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CHAPTER X: The Structure of the Sciences - Heinrich Rommen, The Natural Law: A Study in Legal and Social History and Philosophy 
The Natural Law: A Study in Legal and Social History and Philosophy, trans. Thomas R. Hanley. Introduction and Bibliography by Russell Hittinger (Indianapolis: Liberty Fund 1998).
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The Structure of the Sciences
The realistic theory of knowledge is the basis both of the unity of knowledge and of the internal coherence and organic structure of the sciences. Despite all distinctions of objects or ways of experiencing and looking at the one reality, and notwithstanding all the differences of methods, the sciences form an integrated system. Not only do they all rest upon metaphysics as the foundation of knowledge in general, but they also find their crowning in metaphysics as the philosophy of being, the science which affords the deepest knowledge concerning the principles and causes of being itself. The individual sciences deal with being from specific viewpoints. For instance, ethics deals with the norms which determine the deeds and actions of free persons, with the oughtness which springs from being; and physics treats of material things in their causal connection, their mode of existence, their motions. At the end of every science, moreover, there stands, not the value of the science for practical use, but its discharge into knowledge as such, the most profound impulse of the human spirit. Indeed, man is so dominated thereby that we must affirm that his deepest urge is to know as much as possible about everything. Wherefore Genesis has quite rightly designated pride, the desire to be like God (“You shall be as Gods, knowing good and evil”; 3:5), as the greatest sin. And the modern age merely betrays its shallow, vulgar, and unphilosophical mentality when it ascribes the temptation of the first human pair to concupiscence, as though sexual love itself were not at bottom a kind of impulse to know.1
Metaphysics is the logical foundation of all science. All science is a system of general, necessary judgments touching the existence or essence of their objects, and to that extent they constitute true and genuine knowledge. Thus jurisprudence is a systematic formulation of judgments about the general and particular positive institutions of the legal order: their existence, essence, sources, principles, normative coherence, validity in space and time. The history of law is a systematic exposition of judgments relating to legal arrangements that were formerly in force. International law is a system of judgments about the legal ordering of the community of states. But the formal element of every judgment is contained in the verb “to be”: jurisprudence is a normative science. Hence the science of being (of its forms, principles, and modes) is the basis of every other science. Being is universally “given” simultaneously with every act of knowledge: knowledge is true knowledge through its agreement with a being. Being, however, is reality differentiated according to act and potency, according as being is determined or is capable of determination. Being is reality before the intellect and truth in the intellect; it is goodness before the practical reason and in the will.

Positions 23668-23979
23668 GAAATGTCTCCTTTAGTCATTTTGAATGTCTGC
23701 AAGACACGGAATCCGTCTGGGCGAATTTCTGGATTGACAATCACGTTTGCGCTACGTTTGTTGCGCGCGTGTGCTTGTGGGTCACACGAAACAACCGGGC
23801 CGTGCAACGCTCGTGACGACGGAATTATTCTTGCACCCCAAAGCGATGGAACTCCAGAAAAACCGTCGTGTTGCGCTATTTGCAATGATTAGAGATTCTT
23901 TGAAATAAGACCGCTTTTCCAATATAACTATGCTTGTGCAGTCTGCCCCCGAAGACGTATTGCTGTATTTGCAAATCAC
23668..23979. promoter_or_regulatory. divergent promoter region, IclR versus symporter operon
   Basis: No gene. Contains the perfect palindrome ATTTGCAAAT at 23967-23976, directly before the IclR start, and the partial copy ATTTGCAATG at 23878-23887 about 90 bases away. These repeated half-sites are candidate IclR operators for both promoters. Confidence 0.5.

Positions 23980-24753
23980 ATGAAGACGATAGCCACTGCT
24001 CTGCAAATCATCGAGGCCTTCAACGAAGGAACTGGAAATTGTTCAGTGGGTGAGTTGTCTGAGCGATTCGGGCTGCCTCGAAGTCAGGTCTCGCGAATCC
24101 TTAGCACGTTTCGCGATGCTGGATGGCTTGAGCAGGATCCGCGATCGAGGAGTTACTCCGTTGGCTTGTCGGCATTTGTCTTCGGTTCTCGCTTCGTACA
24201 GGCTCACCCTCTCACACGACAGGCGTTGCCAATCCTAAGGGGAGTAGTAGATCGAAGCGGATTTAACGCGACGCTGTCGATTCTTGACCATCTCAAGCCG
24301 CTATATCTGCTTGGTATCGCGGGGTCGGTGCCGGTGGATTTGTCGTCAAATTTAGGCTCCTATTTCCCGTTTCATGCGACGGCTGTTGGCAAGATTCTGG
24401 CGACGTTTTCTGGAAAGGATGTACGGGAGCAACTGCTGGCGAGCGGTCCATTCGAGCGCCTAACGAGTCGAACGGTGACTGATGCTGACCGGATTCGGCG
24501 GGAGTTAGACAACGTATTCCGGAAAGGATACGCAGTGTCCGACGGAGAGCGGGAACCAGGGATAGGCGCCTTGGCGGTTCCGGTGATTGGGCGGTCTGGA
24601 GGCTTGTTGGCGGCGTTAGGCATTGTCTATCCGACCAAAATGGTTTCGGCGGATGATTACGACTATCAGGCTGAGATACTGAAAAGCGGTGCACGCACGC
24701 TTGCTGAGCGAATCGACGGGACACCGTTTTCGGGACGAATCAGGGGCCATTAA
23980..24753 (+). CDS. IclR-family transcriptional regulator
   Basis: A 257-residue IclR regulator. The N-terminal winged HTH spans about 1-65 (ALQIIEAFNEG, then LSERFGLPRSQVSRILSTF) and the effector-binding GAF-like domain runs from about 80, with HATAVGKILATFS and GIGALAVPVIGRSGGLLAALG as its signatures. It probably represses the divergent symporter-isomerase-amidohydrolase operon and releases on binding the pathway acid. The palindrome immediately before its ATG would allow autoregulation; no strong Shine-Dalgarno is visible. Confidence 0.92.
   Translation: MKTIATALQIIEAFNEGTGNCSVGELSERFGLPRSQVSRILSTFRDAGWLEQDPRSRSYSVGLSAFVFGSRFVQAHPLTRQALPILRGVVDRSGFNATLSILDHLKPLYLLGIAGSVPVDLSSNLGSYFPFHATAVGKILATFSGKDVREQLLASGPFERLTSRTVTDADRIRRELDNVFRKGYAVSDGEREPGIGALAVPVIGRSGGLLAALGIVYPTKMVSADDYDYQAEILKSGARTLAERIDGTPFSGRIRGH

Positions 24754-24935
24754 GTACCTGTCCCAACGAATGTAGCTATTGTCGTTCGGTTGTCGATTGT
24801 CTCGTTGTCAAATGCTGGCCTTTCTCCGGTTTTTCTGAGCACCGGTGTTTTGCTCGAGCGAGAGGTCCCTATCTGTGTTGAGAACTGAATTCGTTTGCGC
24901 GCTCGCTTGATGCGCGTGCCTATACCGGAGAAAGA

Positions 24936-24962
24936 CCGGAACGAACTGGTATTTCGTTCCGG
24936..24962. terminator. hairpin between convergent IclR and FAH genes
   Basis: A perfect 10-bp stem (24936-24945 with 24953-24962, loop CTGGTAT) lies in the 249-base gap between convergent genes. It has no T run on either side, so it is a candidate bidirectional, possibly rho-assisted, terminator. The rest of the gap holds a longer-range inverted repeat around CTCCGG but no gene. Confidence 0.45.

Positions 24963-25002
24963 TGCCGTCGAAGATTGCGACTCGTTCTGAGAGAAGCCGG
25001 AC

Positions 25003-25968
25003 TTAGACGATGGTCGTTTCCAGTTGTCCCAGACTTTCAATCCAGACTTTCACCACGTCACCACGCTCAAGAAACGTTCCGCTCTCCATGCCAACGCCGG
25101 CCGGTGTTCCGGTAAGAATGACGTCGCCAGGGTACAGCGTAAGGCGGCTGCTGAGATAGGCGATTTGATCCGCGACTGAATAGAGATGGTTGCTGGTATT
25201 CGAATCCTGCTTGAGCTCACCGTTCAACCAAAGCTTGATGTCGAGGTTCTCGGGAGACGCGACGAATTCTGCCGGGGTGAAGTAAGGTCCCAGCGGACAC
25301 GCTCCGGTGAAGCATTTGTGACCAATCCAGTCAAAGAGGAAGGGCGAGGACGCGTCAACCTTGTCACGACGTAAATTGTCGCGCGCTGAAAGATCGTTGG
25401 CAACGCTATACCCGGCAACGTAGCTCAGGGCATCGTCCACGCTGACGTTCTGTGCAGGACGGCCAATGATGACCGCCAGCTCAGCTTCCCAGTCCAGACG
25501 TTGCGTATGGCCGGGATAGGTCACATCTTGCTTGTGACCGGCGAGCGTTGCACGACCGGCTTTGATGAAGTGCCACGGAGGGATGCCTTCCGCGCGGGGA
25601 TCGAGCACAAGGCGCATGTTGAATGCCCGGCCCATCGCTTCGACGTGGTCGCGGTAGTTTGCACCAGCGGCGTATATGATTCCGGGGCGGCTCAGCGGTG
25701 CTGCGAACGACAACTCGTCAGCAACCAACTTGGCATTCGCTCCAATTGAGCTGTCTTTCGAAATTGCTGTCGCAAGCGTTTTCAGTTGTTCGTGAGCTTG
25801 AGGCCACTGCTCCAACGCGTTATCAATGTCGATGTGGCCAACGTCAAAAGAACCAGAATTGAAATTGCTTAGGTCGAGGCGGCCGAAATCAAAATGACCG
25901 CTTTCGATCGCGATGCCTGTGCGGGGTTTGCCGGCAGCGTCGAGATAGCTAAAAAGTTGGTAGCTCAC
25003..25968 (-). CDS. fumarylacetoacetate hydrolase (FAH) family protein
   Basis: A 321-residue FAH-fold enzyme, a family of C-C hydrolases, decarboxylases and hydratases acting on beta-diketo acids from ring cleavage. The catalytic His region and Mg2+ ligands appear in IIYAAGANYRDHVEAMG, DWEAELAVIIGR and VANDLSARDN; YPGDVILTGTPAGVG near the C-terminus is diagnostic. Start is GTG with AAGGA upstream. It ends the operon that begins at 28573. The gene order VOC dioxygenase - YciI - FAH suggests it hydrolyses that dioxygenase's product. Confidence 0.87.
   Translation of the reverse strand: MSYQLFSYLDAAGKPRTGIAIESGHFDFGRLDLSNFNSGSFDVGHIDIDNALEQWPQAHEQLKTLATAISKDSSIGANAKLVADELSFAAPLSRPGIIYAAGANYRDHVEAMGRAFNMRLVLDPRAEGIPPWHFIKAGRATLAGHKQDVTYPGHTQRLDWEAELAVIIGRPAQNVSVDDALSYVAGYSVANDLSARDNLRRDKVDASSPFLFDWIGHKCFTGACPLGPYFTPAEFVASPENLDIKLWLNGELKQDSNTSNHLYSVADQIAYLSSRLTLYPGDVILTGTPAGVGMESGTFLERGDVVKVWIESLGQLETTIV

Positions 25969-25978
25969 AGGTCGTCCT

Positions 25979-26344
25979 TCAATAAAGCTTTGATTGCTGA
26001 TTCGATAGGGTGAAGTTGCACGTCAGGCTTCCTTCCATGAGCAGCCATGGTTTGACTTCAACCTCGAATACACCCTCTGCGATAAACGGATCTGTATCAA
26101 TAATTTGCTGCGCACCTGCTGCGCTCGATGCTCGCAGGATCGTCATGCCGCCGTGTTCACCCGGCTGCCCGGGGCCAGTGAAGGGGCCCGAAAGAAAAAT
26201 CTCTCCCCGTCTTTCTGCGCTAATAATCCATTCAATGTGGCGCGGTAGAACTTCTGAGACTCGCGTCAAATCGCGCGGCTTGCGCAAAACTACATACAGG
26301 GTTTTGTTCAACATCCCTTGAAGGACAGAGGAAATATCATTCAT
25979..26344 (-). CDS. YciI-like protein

Certain fundamental laws result from being: the principle of contradiction (nothing can both be and not be at the same time under the same respect), the principle of sufficient reason, the principle of causality. They are absolutely universal; they are always valid, even in regard to purely conceptual possible being, provided it is something conceivable by reason. Yet this does not mean that metaphysics as the first science must necessarily be also the first in time, as though the cultivation of other sciences were rendered possible only through it. It merely means that its essential principles first render science possible. In this way we positively hold in our secure, habitual possession the principles of contradiction, causality, and differentiation between being which determines and being which is capable of determination: and this possession is unconscious because it is continually experienced. These principles guide our entire thinking. They are valid for every object of knowledge, so far as it must possess a minimum of being in order to be apprehended or known at all. The first principles of theoretical reason are self-evident. Even an actual theoretical doubt about them proves their axiomatic validity: to doubt them is to affirm them in the very act of doubting.